Register For Our Mailing List

Register to receive our free weekly newsletter including editorials.

Home / 384

Generational wealth transfers will affect all investors

And as he hung up the phone it occurred to me
He’d grown up just like me,
My boy was just like me.

Harry Chapin, 'Cat’s in the Cradle'

One of the largest transfers of wealth in history will occur in the next few years, depending on the health and goodwill of the Baby Boomer generation.

According to US demographic figures, Boomers are the wealthiest generation in history and are currently the custodians of circa USD68 trillion in assets says Cerulli Associates, a US research firm. According to Forbes, Boomers control roughly 70% of all disposable income and have vastly differing attitudes to their parents and their heirs.

What happens when the time comes for this generation to pass down these titanic asset holdings, who will receive them and what impact will this transfer have on the world as a whole?

Who will receive this wealth?

The question now looms, who will receive all of that money?

The first suggestion is Millennials, the heirs of the Baby Boomers, presently aged around 25 to 40 years. The numbers vary, but the most consistent estimate is that Millennials will be five times richer in 2030 than they are today due to this transfer of wealth. And that figure is just for the US. In Australia, Millennials will inherit AUD3.5 trillion over the next 20 years, an average of $320,000 per person.

But there is uncertainty around how much of the Boomers’ wealth will go to their children. The reason is simple: Boomers want to spend their hard-earned cash.

Figure 1: Incidence of inheritance by age, selected OECD countries

Source: Citi Group

Consistent across OECD countries (and most developed nations), more than half of the Baby Boomers do not have an estate allocated to their children. In fact, estimates by CNBC suggest that only 57% of total assets will transfer to Millennials over the next 20 years.

The Boomer generation more than any other has a penchant for spending its own money rather than acting as a walking piggy bank for the next-in-line generation. A Citi Private Bank commentator said that since Baby Boomers are on balance living in a more peaceful and prosperous time than their parents, many don’t consider the same drive to ‘set up’ the next generation. In the absence of war or decades-long financial collapse, the status quo of leaving a nest egg to protect children has been disrupted somewhat.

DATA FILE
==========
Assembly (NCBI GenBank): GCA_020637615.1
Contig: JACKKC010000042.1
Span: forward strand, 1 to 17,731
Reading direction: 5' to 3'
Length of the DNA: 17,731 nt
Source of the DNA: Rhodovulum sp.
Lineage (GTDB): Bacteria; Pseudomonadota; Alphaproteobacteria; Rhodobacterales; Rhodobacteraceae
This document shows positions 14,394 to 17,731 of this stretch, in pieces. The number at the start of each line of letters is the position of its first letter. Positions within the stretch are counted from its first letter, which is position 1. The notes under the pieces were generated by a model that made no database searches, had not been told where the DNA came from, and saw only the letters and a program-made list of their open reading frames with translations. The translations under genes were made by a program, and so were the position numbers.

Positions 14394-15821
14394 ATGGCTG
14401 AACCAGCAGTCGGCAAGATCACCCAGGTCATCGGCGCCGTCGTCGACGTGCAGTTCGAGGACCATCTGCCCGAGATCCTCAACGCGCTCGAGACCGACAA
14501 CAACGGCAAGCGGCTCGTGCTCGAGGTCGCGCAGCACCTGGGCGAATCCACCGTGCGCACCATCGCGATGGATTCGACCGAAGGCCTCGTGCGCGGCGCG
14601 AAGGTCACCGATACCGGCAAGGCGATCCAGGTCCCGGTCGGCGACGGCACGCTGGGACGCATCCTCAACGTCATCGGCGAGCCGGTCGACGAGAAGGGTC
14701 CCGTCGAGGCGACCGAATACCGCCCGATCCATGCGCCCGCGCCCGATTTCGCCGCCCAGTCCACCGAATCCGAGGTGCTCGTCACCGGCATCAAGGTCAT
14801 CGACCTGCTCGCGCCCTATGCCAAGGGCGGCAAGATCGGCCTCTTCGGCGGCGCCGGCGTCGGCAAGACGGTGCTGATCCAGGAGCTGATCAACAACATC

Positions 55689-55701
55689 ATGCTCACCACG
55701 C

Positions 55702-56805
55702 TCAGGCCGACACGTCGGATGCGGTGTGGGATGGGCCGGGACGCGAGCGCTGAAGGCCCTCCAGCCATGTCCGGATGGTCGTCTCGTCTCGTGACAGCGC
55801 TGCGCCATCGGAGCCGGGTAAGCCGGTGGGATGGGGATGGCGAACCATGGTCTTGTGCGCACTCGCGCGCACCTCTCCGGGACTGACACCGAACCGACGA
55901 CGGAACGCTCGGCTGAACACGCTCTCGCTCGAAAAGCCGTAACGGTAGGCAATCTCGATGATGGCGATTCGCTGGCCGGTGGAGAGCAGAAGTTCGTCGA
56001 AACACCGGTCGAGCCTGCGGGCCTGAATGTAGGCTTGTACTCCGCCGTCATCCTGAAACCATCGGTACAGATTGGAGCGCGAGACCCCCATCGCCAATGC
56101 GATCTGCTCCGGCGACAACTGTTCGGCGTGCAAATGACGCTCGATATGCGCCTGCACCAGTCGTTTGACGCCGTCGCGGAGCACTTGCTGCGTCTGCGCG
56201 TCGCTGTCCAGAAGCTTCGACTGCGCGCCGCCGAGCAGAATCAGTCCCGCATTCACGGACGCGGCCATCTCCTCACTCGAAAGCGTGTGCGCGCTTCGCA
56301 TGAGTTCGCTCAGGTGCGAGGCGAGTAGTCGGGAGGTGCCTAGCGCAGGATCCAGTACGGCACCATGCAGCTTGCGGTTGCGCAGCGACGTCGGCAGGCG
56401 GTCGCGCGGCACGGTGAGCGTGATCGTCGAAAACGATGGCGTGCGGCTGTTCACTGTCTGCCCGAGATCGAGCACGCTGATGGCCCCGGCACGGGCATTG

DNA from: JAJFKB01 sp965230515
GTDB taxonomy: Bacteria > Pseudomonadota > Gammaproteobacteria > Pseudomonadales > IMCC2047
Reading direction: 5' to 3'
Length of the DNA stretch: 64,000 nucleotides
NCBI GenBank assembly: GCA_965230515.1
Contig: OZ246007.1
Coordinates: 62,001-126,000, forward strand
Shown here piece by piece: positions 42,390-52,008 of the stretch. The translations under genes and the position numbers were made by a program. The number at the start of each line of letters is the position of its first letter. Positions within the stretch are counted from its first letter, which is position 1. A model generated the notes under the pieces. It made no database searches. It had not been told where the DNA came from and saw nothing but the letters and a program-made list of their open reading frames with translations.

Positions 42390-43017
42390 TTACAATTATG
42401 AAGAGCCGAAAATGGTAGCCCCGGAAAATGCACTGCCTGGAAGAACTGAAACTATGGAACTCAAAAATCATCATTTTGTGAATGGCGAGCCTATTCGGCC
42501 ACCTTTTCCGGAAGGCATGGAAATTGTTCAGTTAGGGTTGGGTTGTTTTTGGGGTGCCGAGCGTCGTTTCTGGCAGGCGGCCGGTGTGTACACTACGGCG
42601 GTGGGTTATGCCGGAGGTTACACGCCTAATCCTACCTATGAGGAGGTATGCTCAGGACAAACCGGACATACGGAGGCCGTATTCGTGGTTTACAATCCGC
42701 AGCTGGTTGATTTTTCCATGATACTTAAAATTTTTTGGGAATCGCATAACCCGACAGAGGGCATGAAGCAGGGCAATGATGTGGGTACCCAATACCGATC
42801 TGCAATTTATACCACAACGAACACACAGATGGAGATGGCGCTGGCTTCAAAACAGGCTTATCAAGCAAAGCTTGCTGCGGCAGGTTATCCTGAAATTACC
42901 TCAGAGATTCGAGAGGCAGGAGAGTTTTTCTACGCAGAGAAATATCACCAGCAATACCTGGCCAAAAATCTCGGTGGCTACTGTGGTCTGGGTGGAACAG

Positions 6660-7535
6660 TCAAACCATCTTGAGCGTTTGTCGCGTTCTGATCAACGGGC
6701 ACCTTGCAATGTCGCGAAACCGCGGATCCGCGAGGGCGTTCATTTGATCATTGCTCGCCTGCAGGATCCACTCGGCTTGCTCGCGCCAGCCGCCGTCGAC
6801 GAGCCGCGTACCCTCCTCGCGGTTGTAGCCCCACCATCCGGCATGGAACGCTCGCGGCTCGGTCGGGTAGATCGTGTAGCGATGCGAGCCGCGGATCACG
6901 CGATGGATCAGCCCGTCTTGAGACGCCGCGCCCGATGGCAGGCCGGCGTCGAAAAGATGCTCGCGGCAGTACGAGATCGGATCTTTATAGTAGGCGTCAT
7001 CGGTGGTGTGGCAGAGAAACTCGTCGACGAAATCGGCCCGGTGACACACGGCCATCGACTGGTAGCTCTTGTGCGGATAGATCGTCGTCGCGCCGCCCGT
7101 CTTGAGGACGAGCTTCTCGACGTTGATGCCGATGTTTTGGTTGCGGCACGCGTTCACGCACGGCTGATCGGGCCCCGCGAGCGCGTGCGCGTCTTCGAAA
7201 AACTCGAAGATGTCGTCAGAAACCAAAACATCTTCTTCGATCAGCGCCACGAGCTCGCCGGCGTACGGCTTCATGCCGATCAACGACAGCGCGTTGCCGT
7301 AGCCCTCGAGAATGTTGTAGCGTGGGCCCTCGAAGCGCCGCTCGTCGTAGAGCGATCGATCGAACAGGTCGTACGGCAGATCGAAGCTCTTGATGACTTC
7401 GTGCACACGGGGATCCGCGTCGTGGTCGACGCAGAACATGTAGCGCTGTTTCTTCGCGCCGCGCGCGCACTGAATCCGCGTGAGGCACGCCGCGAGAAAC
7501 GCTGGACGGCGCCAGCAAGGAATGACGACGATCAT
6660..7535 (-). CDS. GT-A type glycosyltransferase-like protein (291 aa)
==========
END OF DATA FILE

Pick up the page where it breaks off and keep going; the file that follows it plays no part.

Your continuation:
So where will the money go, if not to their children?

For the most part, back into the economy.

Boomers are living longer, and 65-70 is no longer the twilight years of life. And funding must be put towards retirement living, senior living accommodation, holiday homes and much more.

A lot will remain in the stock market as well, with Baby Boomers having the second lowest average allocation of wealth to ‘cash’ in the last 100 years (according to BlackRock).

Figure 2: Cash allocation

Source: BlackRock

What will be the aftermath of the Great Wealth Transfer?

For any Baby Boomers reading this, you probably know that your children’s outlook on the world and investing is different to your own. The result of this divide in perspective will have consequences for the global economy, and particularly in the realm of financial advice and investing.

Studies reported by CNBC show that over 80% of children who inherit their parents’ wealth will look for a new financial adviser. This represents tens of trillions which will shift between different advisors over the next few decades.

Millennials also prefer to invest into physical assets such as real estate and gold more heavily than their forebears. On average Millennials report investing over 65% of their portfolio into more defensive assets (including cash), and less than 20% report having an allocation of over 25% of their wealth towards stocks. We may see an outflow from equity markets in the next few decades and a global wealth shift to other sources of investment.

We may also see a shift in the balance of wealth classes, as the influence of the generational transfer inflates demographics within the heirs of these trillions.

Figure 3: Demographic distribution of wealth

Source: Accenture, Federal Reserve

The chart above shows the discrepancy not just in total wealth, but also in demographic distribution. The two largest groups amongst Boomers are Affluent and High Net Worths, whilst Mass Affluent and Affluent are the two largest groups of their heirs.

When this wealth moves down a generation, we will likely see a greater weighting towards higher tiers of wealth amongst the Millennial benefactors of their parent’s inheritance.

Millennials have a 10% retirement savings rate, more than double that of their parents. They also avoid debt, holding approximately 15% less mortgage debt than Baby Boomers. And as we established earlier, they are not as active in the stock market.

Looking to tomorrow

There will always be question marks around this level of wealth transfer being almost exclusively tied to human behaviour and social preference. Maybe some adult children should be a little kinder to their parents, or maybe those parents will buy another jet ski out of some planned inheritance.

As members of the global investing ecosystem, the Great Wealth Transfer will inevitably affect us all. Investors need to look over the next few decades to consider how the consumption and spending preferences of the two generations differ.